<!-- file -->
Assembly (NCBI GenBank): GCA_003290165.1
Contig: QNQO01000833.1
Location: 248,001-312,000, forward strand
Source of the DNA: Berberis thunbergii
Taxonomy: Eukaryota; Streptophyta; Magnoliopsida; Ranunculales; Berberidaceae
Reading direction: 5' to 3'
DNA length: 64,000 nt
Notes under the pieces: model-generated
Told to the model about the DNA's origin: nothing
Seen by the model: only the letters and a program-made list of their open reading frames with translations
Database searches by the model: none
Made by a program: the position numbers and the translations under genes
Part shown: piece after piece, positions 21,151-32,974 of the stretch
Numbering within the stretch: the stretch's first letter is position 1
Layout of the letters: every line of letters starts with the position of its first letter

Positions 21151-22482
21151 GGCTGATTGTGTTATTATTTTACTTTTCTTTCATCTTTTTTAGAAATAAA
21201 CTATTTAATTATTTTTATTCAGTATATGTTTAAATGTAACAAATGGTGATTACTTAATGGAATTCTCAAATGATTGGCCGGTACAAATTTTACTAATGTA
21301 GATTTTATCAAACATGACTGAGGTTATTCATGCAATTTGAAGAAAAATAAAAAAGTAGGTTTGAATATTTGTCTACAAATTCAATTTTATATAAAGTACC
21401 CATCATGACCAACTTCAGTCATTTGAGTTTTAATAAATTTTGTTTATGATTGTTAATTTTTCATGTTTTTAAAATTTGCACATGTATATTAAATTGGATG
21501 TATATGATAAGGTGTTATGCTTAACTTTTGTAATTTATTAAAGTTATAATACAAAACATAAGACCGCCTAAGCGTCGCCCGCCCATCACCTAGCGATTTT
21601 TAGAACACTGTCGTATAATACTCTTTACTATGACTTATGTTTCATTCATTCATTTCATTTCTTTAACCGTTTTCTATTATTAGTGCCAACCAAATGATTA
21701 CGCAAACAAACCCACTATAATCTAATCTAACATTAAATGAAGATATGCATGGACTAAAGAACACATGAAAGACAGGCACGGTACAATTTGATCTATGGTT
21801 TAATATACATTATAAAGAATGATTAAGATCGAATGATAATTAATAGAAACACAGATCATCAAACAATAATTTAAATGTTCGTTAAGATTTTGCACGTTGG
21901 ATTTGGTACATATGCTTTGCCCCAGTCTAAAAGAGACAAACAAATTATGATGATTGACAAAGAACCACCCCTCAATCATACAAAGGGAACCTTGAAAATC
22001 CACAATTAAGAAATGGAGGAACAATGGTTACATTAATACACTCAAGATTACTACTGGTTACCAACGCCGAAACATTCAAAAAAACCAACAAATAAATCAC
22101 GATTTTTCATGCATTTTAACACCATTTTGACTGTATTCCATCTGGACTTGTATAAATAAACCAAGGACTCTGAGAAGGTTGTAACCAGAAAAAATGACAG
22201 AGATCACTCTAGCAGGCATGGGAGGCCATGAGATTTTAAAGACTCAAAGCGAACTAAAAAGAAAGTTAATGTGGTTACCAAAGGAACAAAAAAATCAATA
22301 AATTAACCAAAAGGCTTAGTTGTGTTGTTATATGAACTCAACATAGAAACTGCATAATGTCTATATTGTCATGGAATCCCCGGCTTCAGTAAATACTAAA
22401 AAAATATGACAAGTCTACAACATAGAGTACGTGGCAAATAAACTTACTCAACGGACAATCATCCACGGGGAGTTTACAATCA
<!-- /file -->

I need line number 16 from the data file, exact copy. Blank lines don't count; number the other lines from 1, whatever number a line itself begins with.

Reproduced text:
Positions 21151-22482